If the book actually wants to make a point, that there is no talent, but just practice - that is simply ridiculous, IMHO of course.

And it is very dangerous to draw conclusions, when there is only limited knowledge.

One example is this here, quoted by Terry:
'Psychology, more specifically self-perception, is a huge factor. For instance, in a decades-long study of 100s of young music students in one school district, one factor predicted with amazing accuracy how accomplished they became after 10 years of practice. At age 7 or 8, as they were picking out their instrument, before even beginning lessons, they were asked how long they expected to play - this year, several years, or for life. The answer they gave at that time was the strongest predictive factor in how well they would play upon graduating from HS.'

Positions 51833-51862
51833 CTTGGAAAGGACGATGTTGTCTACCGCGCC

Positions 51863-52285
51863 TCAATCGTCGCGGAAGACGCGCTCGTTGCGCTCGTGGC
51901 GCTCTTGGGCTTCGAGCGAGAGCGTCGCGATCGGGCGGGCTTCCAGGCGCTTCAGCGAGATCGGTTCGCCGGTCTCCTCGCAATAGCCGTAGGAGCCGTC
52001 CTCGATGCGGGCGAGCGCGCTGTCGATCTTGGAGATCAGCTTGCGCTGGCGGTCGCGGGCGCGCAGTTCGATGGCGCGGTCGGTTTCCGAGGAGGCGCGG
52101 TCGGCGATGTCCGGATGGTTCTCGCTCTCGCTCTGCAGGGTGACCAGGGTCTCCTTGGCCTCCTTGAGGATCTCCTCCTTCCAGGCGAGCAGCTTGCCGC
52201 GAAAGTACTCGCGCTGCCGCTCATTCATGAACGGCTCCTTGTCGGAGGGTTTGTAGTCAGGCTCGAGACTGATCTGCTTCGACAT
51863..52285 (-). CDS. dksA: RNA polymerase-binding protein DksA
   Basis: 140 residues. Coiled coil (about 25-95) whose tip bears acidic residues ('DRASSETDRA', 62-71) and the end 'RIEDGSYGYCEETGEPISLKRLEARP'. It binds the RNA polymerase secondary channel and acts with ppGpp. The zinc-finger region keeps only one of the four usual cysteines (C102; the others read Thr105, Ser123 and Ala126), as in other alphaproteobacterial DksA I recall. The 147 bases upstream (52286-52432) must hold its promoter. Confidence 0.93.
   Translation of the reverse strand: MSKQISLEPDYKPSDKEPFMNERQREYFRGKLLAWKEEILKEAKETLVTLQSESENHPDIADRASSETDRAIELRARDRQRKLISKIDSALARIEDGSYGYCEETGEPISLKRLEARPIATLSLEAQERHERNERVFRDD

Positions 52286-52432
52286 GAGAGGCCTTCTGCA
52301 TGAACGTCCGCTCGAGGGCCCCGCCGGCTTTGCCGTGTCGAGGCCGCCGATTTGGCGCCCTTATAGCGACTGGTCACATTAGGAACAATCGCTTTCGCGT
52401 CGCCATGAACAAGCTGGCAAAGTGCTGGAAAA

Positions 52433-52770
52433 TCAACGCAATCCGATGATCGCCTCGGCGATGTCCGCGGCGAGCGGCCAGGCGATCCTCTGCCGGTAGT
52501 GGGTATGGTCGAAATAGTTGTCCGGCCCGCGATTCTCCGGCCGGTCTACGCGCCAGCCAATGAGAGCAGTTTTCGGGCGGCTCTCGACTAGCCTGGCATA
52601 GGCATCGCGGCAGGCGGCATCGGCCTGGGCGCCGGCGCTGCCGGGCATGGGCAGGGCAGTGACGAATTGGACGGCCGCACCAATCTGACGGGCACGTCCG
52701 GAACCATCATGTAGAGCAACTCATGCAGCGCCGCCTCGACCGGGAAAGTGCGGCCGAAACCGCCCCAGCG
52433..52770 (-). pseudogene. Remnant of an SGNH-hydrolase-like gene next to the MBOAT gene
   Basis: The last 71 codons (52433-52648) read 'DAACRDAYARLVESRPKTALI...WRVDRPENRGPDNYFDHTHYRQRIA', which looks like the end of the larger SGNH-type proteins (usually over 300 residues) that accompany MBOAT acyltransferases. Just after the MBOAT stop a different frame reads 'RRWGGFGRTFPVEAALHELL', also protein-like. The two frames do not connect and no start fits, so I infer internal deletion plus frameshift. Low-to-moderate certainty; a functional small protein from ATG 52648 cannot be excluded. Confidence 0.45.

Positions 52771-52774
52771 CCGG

Yes maybe, that was the strongest predictive factor. But it was only the strongest predictive factors of those, that have been looked for. Maybe, the answer those youngsters gave, was not a cause but an effect. The remaining question then is: what caused them to give this answer ? And there will be another question following that answer, quite sure.
It can get very misleading, if things are not thought through to the very end. Unfortunately we often don't know, if or when we hit the end.
Actually what is talked about here is open water, very open water, it is not a pool.

By the way, years ago I saw a TV-feature on Anne-Sophie Mutter, the german worldclass violinist. There was a piece of her playing the violin when she was nine years old. When you see that, you know there is something called talent. There was practice, too, of course. But not enough for that result.